This year, we wanted our holiday dinner to be a potluck, but we had a small problem: As the name suggests, Chatelaine’s Cross-Canada Test Kitchen contributors live all across country! The next best thing? Inviting the team’s editorial staff for the shoot and to share these delicious party-worthy recipes, which were sent with love from our contributors. They’re travel-friendly and designed to impress, and we know you’ll enjoy them as much as we did on this glittery evening. Happy holidays!
These samosa puffs are my favourite finger-food appies to bring to a party. Everyone loves them! I mean, what’s not to love about savoury spiced-chicken samosa filling tucked into buttery, flaky puff pastry—à la sausage roll? Serve with festive cranberry chutney for dipping, or swap in store-bought mango or tamarind chutney. — Jennifer Pallian
Pickling eggs requires thinking ahead, but crossing some prep off your list a few days before a party is a good thing! The finished result is a tangy spin on a classic that balances the richness of a traditional devilled egg. What’s more, beets bring a stunning colour to the party that will put everyone in a festive mood. — Camilla Wynne
My family has always included vegetarians, but what’s more, we’ve never delineated between vegetarian and non-veg food. Plant-based dishes are routinely at the centre of our plates, and come holiday time, they receive the same fanfare as the turkey or prime rib. This warm vegetable side can be a feast in and of itself: It has a base of spiced, roasted squash that’s bulked up with grains and then topped with a clutch of fennel and herbs. The collection of components brings texture, colour and freshness to the party. The green chili paste in the dressing, a simple Middle Eastern shatta, is particularly effective, with its vibrant heat offering a welcome contrast. — Tara O’Brady
Potlucks are meant for reunions, weekend catch-ups and last-minute gatherings. They’re an opportunity to share your love of cooking and offer a crowd-pleasing dish. Keep it simple, or bring a showstopper that everyone will want the recipe for. Enjoy the bounty of this salad, featuring end-of-season pears and crisp fennel. It will become one of your new staples and have everyone licking their plate and asking for more. — Suzanne Barr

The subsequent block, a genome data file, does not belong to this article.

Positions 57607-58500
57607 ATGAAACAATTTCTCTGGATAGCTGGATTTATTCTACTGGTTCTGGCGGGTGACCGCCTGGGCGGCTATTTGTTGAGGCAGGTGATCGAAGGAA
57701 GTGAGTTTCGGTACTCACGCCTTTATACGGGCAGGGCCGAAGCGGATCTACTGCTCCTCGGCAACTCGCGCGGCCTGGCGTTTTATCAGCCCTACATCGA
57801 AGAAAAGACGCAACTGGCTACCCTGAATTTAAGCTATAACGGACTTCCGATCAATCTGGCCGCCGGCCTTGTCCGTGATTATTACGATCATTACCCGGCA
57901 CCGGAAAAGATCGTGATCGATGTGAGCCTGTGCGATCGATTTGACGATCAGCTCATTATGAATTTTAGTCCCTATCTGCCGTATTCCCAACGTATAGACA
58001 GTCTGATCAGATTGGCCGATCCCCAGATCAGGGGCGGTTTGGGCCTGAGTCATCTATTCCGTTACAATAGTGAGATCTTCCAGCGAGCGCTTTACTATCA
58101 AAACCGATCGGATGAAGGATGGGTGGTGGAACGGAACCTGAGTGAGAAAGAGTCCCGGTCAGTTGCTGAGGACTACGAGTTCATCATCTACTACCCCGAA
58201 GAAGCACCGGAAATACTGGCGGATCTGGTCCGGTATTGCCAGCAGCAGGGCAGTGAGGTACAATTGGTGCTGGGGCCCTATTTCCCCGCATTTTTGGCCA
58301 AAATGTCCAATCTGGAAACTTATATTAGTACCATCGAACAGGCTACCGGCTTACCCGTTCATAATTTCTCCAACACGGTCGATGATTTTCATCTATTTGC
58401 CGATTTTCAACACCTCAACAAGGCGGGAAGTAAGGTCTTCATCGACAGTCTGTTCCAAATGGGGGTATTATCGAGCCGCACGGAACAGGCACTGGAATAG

Every Christmas, my nonna-in-law would make an exceptional (and exceptionally labour-intensive) lasagna bolognese. While she didn’t make the pasta herself, she had a meticulous method: pre-boiling the noodles for 20 minutes, picking them out of the water individually with her hands, then spreading them on a massive cloth-lined table to dry out to a specific texture and humidity level. Something about those treated noodles held every other component of the dish beautifully: cheese and sauce that stuck together in a single cohesive bite.
Having made it myself for a few years now—and made it my own—I can confirm that it is absolutely worth the work of cooking it for an occasion. Don’t do pork? Switch to lean beef. Want to up the mozzarella content? Be my guest! But do not break Nonna’s two rules: no oven-ready dry noodles (though packaged fresh pasta is great) and no ricotta, ever. — Chantal Braganza
Eton mess—kind of a cross between trifle and pavlova—makes the perfect sweet-tart-creamy-crunchy ending to a festive meal. Both the meringues and the saucy fruit can be made days ahead, so all you need to do is whip your cream and assemble your mess—either in individual bowls or glasses or on a platter, family-style—when you’re ready for it. Feel free to use any kind of fresh or frozen tart red fruit, like raspberries, rhubarb or sour cherries, along with (or in place of) the cranberries, or use a combination.— Julie Van Rosendaal